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Literature / Interstellar Pig

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Interstellar Pig is a Young Adult Science Fiction novel by William Sleator, originally published in 1984.

Sixteen-year-old Barney is resigned to another boring vacation at his parents' summer rental, reading science fiction novels and keeping out of the sun. When Zena, Manny, and Joe move into the cinder-block cottage next door, Barney is intrigued by their glamorous, exotic lifestyle. His fascination grows when Zena introduces Barney to their favorite pastime: Interstellar Pig, a board game in which the key objective is to finish the game with the Piggy card in hand.

Zena quickly briefs him on the rules: each player picks their character from a box of cards depicting different aliens. Every alien race has their own strengths, weaknesses, and IRSC (Interstellar Relative Sapience Code, which rates the species' intelligence). When the time runs out, every home planet will be obliterated except the one belonging to the holder of the Piggy.

Soon Barney is immersed in the game. But why do his neighbors keep picking the same aliens every time they play, and dissuade him from learning about themselves? Is it just a game? Or could the fate of the entire planet be at stake?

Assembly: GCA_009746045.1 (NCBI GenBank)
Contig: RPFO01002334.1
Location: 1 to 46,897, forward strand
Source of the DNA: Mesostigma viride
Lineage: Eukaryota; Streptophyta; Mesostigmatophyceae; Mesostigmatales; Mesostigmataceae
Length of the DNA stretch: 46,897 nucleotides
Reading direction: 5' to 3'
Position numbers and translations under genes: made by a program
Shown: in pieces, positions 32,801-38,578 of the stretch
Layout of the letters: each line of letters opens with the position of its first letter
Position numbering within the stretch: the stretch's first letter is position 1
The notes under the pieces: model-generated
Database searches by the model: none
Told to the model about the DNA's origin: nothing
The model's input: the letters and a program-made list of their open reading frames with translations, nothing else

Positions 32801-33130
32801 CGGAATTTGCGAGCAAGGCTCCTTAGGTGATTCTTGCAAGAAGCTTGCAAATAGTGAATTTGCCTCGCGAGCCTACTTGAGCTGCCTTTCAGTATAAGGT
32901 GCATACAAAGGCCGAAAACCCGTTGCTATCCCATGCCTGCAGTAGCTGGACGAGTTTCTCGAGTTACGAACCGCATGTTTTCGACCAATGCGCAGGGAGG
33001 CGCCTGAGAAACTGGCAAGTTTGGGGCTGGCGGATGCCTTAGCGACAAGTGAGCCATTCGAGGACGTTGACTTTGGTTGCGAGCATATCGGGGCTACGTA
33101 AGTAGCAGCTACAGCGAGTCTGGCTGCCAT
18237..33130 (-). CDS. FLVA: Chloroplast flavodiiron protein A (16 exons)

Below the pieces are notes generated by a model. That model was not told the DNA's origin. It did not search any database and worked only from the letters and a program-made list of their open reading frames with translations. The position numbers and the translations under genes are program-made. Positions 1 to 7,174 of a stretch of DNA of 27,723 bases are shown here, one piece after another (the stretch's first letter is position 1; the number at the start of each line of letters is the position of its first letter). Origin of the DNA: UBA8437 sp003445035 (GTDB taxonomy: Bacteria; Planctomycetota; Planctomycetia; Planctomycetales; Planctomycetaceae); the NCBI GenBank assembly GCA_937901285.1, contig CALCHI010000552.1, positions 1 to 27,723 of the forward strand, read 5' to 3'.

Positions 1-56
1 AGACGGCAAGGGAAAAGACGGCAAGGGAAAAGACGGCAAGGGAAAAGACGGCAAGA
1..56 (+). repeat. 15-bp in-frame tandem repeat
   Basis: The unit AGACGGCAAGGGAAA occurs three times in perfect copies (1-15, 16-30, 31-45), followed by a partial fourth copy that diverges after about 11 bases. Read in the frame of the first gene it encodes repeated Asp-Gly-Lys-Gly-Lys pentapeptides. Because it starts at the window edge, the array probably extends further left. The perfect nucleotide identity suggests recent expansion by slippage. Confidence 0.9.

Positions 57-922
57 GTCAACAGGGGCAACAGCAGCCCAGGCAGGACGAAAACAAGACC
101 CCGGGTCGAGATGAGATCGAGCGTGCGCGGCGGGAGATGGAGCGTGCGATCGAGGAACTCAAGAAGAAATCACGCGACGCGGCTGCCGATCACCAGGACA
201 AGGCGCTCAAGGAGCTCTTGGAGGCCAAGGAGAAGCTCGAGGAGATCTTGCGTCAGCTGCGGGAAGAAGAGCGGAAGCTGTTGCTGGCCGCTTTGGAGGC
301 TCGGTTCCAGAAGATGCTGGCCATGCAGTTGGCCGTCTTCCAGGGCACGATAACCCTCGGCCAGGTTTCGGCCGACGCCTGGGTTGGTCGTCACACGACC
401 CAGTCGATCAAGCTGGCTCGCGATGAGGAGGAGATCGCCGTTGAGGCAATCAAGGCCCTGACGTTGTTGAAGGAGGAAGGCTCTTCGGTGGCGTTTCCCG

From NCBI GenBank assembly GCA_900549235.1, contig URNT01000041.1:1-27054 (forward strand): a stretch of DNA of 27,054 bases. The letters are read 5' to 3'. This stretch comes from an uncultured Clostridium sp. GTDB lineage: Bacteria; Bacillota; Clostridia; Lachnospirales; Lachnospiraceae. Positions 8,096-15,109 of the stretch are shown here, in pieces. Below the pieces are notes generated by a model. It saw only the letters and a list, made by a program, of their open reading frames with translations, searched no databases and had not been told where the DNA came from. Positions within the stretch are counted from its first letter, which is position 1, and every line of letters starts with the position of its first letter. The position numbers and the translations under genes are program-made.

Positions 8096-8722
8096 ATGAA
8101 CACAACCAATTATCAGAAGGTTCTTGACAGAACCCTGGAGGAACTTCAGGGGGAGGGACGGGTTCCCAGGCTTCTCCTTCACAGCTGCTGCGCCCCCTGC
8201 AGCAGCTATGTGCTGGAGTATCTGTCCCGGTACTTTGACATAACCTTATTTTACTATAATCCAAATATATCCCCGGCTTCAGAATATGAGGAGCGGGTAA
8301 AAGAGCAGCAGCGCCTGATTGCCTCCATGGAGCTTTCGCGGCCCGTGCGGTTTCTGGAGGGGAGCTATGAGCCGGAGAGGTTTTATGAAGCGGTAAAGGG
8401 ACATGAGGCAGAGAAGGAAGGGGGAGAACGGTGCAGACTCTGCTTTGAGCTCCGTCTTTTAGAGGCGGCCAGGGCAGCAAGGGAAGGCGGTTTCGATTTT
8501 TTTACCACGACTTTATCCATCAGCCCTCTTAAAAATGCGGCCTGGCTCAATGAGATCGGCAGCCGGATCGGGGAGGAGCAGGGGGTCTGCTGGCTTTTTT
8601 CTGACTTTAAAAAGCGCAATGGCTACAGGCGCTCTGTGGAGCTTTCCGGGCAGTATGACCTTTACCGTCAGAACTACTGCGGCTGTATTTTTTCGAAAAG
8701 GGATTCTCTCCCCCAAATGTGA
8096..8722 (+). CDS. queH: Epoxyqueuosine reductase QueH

It was followed up in 2002 by a sequel, Parasite Pig, where Barney is once more pulled back into the game.

This novel contains examples of:

  • Absurdly High-Stakes Game: Specifically, the fate of the players' world, which is the only one to survive when the game ends - all other planets in the game are destroyed. Supposedly, at least.
  • Acquired Poison Immunity: Barney acquires a pill that grants him immunity to any form of disease, and to the acid of the carnivorous lichen, when they're playing the game at the end of the book. The second book reveals it actually contains an alien parasite, which is plotting Barney's death in a manner that will allow it to reproduce.
  • Ambiguous Ending: While holding onto the titular Pig, it tells Barney that the whole "Only the species that holds me is safe" is a lie that it had spread because it wanted to see other worlds. Whether or not this is true is left unanswered.
  • And You Thought It Was a Game: The actual board game is described as a "simulacrum" in order to dissuade non-participants from keeping the Piggy and therefore getting pulled into the real game themselves.